I was asked for a copy of the scripts I wrote. They are really simple. I gave them names that would be easy for a preschooler to remember and spell, even if they conflicted with existing Unix/Linux commands. I put them in /usr/local/bin, which occurs first on the PATH, so it doesn’t matter if they conflict.

First, for speech systhesis, /usr/local/bin/talk:

echo "Press Ctrl-C to stop."
espeak -v en-us -s 150

espeak comes from the espeak package. It seemed to give the most consistenly useful response.

Now, on to the sound-related programs. Here’s /usr/local/bin/ssl, the “sound steam locomotive”. It starts playing a train sound if one isn’t already playing:

pgrep mpg321 > /dev/null || mpg321 -q /usr/local/trainsounds/main.mp3 &
sl "$@"

And then there’s /usr/local/bin/record:

cd $HOME/recordings
echo "Now recording. Press Ctrl-C to stop."
DATE=`date +%Y-%m-%dT%H-%M-%S`
chmod a-w *.wav
exec arecord -c 1 -f S16_LE -c 1 -r 44100 "$FILENAME"

This simply records in a timestamped file. Then, its companion, /usr/local/bin/play. Sorry about the indentation; for whatever reason, it is being destroyed by the blog, but you get the idea.

case "$1" in
mpg321 /usr/local/trainsounds/main.mp3
/usr/bin/play /usr/local/trainsounds/traindreams.flac
cd $HOME/recordings
exec aplay `ls -tr| tail -n 1`

So, Jacob can run just “play”, which will play back his most recent recording. As something of a bonus, the history of recordings is saved for us to listen to later. If he types “play train”, there is the sound of a train passing. And, finally, “play song” plays Always a Train in My Dreams by Steve Gillette (I heard it on the radio once and bought the CD).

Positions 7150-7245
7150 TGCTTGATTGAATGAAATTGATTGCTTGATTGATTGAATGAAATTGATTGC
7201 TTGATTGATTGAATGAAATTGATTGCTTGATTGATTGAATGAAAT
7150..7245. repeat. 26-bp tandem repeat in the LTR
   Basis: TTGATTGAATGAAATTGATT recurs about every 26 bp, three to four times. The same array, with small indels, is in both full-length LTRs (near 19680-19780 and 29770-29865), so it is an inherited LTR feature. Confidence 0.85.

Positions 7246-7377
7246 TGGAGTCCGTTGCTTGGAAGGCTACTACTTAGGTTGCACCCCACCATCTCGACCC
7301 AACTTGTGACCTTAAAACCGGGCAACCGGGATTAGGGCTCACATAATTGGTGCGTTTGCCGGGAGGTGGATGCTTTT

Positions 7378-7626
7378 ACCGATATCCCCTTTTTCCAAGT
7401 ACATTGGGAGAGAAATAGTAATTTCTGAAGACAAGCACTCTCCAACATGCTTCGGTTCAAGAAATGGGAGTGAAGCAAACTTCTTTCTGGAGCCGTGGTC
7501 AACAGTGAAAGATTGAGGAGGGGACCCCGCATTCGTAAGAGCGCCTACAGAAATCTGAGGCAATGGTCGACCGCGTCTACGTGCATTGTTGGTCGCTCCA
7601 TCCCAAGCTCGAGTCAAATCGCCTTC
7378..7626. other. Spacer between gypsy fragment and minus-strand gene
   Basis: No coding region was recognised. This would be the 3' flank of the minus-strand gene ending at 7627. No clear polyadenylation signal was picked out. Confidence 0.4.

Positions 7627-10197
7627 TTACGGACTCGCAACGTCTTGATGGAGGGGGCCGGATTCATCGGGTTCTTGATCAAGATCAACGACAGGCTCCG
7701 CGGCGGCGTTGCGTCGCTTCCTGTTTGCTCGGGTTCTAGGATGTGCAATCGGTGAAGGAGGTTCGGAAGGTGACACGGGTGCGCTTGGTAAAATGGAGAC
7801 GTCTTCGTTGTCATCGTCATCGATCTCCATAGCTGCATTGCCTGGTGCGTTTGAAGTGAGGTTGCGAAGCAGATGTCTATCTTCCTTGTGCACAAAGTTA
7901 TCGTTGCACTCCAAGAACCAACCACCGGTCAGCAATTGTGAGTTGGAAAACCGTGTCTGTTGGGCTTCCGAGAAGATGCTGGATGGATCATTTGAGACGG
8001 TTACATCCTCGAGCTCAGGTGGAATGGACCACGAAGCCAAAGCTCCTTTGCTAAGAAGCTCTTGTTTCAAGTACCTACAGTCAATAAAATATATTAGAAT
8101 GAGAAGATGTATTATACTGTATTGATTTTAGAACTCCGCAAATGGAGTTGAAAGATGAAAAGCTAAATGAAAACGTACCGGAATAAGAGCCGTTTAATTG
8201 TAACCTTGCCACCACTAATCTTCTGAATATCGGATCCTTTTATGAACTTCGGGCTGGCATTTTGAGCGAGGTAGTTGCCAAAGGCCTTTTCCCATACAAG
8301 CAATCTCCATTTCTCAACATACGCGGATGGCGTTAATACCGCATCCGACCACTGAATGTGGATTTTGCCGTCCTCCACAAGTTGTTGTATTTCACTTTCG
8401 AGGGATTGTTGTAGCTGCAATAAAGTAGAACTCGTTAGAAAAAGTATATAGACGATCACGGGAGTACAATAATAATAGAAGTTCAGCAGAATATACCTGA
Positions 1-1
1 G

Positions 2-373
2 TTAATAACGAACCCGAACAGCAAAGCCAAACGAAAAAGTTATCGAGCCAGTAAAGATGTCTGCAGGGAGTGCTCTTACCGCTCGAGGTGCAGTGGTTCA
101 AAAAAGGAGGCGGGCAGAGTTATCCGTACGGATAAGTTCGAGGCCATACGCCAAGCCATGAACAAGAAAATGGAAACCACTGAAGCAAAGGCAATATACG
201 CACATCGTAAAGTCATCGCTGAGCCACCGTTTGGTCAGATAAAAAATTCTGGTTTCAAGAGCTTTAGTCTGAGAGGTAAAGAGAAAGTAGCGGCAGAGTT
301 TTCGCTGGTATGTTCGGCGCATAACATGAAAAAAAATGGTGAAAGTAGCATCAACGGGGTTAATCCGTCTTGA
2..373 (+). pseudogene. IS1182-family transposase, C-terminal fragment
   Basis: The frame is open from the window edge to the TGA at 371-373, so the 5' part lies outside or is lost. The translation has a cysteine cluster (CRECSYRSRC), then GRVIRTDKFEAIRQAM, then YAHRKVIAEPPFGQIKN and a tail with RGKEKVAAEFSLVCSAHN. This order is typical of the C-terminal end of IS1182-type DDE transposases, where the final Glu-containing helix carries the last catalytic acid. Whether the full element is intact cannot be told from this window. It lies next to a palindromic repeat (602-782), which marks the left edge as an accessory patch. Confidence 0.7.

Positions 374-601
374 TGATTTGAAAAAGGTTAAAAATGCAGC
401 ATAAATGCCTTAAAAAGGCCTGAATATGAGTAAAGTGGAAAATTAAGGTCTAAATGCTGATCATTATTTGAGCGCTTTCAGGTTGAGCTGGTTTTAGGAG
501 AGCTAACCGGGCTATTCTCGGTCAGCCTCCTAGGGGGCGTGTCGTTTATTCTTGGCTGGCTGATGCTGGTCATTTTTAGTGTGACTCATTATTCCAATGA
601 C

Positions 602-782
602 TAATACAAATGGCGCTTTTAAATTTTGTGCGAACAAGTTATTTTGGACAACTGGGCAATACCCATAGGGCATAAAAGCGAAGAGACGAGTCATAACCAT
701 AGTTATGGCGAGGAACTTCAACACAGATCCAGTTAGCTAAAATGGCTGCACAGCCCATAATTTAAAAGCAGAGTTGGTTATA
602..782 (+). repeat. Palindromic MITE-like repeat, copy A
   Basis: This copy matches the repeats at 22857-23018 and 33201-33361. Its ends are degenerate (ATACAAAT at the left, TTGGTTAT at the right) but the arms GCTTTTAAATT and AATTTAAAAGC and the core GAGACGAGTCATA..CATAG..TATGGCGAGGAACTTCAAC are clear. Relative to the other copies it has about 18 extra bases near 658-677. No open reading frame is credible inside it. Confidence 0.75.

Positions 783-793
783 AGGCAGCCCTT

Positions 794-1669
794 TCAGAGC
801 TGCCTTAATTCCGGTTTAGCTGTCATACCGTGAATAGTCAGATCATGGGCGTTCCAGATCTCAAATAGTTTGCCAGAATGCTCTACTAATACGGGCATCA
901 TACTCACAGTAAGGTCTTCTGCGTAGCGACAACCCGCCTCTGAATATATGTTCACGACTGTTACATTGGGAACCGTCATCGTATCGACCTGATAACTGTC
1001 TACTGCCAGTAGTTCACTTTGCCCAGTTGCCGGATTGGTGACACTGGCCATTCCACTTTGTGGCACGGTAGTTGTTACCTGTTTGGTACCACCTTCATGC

Some of these commands kick off sound playing in the background, so here is /usr/local/bin/bequiet:

killall mpg321 &> /dev/null
killall play &> /dev/null
killall aplay &> /dev/null
killall cw &> /dev/null

A Proud Dad

I saw this on my computer screen the other day, and I’ve got to say it really warmed my heart. I’ll explain below if it doesn’t provoke that reaction for you.

Evidence a 4-year-old has been using my computer

So here’s why that made me happy. Well for one, it was the first time Jacob had left stuff on my computer that I found later. And of course he left his name there.

But moreover, he’s learning a bit about the Unix shell. sl is a command that displays an animated steam locomotive. I taught him how to use the semicolon to combine commands. So he has realized that he can combine calls to sl with the semicolon to get a series of a LOT of steam trains all at once. And was very excited about this discovery.

Also he likes how error messages start with the word “bash”.

rdiff-backup, ZFS, and rsync scripts

rdiff-backup vs. ZFS

As I’ve been writing about backups, I’ve gone ahead and run some tests with rdiff-backup. I have been using rdiff-backup personally for many years now — probably since 2002, when I packaged it up for Debian. It’s a nice, stable system, but I always like to look at other options for things every so often.

rdiff-backup stores an uncompressed current mirror of the filesystem, similar to rsync. History is achieved by the use of compressed backwards binary deltas generated by rdiff (using the rsync algorithm). So, you can restore the current copy very easily — a simple cp will do if you don’t need to preserve permissions. rdiff-backup restores previous copies by applying all necessary binary deltas to generate the previous version.

Things I like about rdiff-backup:

  1. Bandwidth-efficient
  2. Reasonably space-efficient, especially where history is concerned
  3. Easily scriptable and nice CLI